See commentary on Revelation 5:6.
power . . . honor . . . glory
The same three which were earlier given to the Father in worship (Rev. Rev. 4:10-11+) are now given to the Lamb . Yet, Scripture records that God will not give His glory to another (Isa. Isa. 42:8; Isa. 48:11). Jesus taught, that all should honor the Son just as they honor the Father. He who does not honor the Son does not honor the Father who sent Him [emphasis added] (John John 5:23). Thus He prayed, And now, O Father, glorify Me together with Yourself, with the glory which I had with You before the world was (John John 17:5). What greater statement of divinity could Jesus have made than this? Therefore, it is proper to worship the Son, even as it is proper to worship the Father, for here it has been shown that Father and Son receive the same worship.1 Indeed, Jesus frequently received worship at His First Coming (Mtt. Mat. 2:2; Mat. 14:33; Mat. 15:25; Mat. 28:9; Mat. 28:17; Mark Mark 5:6; Luke Luke 24:52; John John 9:38; John 20:28). Once again, we see that Jesus is God. See commentary on Revelation 1:17.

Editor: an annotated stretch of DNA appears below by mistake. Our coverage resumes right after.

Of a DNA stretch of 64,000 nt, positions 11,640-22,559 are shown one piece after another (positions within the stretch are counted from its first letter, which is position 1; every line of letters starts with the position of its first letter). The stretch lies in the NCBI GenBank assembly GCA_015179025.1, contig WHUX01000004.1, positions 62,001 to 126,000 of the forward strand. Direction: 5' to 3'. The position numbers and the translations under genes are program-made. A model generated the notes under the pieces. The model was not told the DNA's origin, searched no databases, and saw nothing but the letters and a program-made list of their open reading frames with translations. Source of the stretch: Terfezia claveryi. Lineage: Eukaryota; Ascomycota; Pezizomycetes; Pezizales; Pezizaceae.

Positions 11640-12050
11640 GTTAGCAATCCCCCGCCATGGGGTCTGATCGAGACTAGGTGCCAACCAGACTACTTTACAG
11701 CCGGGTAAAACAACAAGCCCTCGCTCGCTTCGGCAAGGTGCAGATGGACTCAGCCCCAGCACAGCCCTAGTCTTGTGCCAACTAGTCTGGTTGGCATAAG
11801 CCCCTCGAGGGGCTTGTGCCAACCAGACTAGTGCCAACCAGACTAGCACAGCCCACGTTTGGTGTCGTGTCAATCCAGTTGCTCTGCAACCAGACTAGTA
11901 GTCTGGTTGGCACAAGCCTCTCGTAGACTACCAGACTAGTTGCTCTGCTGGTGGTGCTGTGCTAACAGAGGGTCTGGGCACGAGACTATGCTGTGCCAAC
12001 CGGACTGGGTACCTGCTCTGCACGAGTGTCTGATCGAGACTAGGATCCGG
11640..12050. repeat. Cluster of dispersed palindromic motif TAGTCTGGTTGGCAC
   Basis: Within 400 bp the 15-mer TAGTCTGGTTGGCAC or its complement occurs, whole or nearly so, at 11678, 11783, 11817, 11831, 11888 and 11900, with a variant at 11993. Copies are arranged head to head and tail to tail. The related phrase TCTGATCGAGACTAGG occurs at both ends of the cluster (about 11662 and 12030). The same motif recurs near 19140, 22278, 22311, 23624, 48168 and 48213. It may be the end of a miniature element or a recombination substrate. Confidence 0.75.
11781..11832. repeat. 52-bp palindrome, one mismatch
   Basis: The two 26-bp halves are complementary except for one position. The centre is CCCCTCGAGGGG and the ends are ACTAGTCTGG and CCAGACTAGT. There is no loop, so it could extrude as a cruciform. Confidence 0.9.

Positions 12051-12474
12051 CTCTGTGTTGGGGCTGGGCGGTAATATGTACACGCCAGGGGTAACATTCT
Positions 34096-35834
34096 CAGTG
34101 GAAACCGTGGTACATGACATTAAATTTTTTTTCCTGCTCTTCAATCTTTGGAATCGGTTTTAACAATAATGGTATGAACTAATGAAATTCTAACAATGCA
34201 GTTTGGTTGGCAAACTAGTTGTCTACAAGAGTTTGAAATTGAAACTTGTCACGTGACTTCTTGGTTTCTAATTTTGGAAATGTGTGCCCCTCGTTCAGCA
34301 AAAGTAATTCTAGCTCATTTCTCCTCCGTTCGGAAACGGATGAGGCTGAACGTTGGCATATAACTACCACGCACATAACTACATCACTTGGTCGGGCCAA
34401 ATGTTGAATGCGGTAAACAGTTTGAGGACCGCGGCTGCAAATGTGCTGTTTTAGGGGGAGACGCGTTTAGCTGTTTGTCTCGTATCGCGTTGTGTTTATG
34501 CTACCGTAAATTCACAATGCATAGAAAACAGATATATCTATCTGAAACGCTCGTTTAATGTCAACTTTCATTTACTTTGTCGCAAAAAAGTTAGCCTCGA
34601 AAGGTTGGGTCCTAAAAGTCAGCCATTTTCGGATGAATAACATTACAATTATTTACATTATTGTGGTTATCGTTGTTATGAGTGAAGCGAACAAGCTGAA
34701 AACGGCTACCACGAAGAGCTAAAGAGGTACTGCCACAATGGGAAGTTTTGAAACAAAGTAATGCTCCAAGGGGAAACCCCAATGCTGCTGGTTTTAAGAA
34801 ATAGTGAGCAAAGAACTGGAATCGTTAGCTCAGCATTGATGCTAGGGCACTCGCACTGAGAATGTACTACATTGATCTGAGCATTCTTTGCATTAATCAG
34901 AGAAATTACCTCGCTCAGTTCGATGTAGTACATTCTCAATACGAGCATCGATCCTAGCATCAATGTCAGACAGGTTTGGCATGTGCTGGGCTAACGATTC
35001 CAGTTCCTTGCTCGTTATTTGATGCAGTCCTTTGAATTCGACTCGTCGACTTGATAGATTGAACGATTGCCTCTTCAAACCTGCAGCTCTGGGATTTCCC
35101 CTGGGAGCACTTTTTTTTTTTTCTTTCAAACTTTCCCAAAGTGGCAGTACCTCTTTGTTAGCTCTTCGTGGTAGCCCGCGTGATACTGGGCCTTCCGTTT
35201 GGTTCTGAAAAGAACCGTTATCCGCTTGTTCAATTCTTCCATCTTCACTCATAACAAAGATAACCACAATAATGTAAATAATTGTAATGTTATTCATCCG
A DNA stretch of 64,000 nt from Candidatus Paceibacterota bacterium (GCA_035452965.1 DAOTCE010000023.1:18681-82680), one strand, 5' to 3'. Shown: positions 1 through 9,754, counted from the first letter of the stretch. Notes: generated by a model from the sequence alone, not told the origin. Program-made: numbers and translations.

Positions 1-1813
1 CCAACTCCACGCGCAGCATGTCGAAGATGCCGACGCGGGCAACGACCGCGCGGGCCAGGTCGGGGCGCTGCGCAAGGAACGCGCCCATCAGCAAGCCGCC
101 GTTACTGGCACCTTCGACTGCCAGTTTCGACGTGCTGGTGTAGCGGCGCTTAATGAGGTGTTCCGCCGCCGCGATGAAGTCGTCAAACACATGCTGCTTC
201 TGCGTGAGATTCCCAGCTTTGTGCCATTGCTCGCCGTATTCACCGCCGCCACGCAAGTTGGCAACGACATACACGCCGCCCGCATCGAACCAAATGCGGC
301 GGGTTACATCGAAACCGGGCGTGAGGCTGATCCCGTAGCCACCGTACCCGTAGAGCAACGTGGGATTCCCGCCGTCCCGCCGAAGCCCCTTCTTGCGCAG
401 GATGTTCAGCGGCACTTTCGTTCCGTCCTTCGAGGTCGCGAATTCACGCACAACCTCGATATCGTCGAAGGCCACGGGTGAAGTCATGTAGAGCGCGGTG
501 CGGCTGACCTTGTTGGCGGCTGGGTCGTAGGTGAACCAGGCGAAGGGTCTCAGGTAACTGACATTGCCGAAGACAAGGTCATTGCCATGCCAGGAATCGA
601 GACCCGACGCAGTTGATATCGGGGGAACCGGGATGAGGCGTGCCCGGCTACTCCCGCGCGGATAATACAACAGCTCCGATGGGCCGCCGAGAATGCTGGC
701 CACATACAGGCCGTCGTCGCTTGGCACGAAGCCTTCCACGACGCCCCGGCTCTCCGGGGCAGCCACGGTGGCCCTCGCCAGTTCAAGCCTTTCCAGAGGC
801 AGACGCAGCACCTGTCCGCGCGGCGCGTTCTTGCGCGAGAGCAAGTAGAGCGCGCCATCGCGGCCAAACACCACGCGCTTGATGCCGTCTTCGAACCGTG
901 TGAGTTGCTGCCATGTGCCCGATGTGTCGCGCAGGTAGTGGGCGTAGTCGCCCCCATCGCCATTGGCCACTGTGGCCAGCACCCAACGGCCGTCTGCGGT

This scene contrasts markedly with the crucifixion, an event in which all humanity rebelled against its Creator and thought to kill Him so that it could go its own irresponsible, independent way. Here, at last, Jesus Christ receives His due: full acclaim and acknowledgment by every created thing.2
2 Monty S. Mills, Revelations: An Exegetical Study of the Revelation to John (Dallas, TX: 3E Ministries, 1987), Rev. 5:8.